Options are rarely discussed in payment for order flow, but they represented 64.1% of Robinhood's order flow revenue in Q1 2020, Alphacution found. Options also generated far more revenue per dollar of assets under custody — 144.4 — than equities — 2.5 — in the quarter, according to Rowady's analysis.

"It takes very little money at the 'table of greater fools' to trade options on the Robinhood app," Rowady writes in his report.

In January 2020, Robinhood was No. 3 in options volume behind TD Ameritrade and E-Trade, but by December 2020, Robinhood had leapfrogged E-Trade, doing double the more established online broker's options trades, and was not far behind TD Ameritrade, according to Rowady.

Options are generally less liquid than equities and more volatile. As a result, spreads on options are generally higher than on equities, Rowady said. They're also more risky than trading regular equities because an investor has to time options trades to make money. That increases trading volume, which generates more revenue for Robinhood. The difference between Robinhood and Schwab in trading velocity is greatest for options, Rowady found.

Actual rates of payment for order flow played a smaller role than trading volume in giving Robinhood an edge. But Robinhood got paid more per trade, on average, from payment for order flow than most competitors in 2020, Rowady found in an analysis of SEC filings. For trades in S&P 500 stocks, which are generally more liquid, Robinhood made significantly more than competitors. But Robinhood is also near the top in average order flow pricing for non-S&P stocks — a favorite of meme stock buyers — and in options.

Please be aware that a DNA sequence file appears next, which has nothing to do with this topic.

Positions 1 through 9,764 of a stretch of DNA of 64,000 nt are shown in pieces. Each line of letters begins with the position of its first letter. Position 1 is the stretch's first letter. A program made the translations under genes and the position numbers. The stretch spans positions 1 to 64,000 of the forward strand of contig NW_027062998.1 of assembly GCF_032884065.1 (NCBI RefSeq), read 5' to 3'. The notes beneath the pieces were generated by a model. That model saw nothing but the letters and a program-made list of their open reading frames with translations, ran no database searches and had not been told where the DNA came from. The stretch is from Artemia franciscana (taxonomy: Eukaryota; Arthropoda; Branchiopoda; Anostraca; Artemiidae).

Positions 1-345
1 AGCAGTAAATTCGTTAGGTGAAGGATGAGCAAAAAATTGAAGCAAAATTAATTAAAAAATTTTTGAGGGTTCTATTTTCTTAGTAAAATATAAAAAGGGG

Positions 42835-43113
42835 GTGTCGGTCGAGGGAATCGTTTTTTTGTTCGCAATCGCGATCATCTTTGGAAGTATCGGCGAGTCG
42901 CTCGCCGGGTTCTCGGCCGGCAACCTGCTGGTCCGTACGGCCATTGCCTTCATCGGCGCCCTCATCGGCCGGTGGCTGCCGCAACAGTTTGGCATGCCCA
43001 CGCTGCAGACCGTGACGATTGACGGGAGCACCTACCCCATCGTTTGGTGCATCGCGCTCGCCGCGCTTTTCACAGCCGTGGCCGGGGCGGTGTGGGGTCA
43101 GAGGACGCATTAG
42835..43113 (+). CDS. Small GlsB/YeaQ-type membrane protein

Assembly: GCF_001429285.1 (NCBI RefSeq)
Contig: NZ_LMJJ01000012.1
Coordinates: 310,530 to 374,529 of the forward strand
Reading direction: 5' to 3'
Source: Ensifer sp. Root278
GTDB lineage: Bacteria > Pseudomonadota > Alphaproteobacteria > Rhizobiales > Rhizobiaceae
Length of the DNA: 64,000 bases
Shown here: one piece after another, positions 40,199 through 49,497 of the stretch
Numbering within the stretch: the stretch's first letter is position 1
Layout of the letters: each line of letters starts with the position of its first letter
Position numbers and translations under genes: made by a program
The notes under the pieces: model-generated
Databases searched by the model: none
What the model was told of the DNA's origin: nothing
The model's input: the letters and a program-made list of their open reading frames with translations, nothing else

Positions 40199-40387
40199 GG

In market orders for S&P stocks in December 2020, Robinhood's payment per share was about 4 times Schwab's rate. In market orders for non-S&P stocks in December, Robinhood's payment was almost triple Schwab's. In options, Robinhood's payment per contract for market order options was almost double Schwab's payment in December 2020.

Why does Robinhood get paid more than other brokers? Robinhood and market makers don't talk about how they set these prices. Robinhood has said it gets a "fixed percentage of the bid-ask spread" and that it does not select market makers based on pricing since "[a]ll market makers we route to pay us at the same rate for equities, ETFs and options." But Rowady believes Robinhood's contracts with market makers pay Robinhood more when volatility is higher, whereas other brokers' agreements may not have such features. Market makers can make more money when volatility is higher.

Gary Gensler, the new SEC chair, has criticized payment for order flow, suggesting it poses an inherent conflict of interest. The Alphacution data highlights just how extreme Robinhood's conflicts might be compared to other brokers.

"All facets of [Robinhood's] business model are designed to maximize order routing revenue," Rowady said. "It's the most aggressive version of the retail brokerage (payment for order flow) model that facilitates this level of trading activity."

Fintech

Judge Zia Faruqui is trying to teach you crypto, one ‘SNL’ reference at a time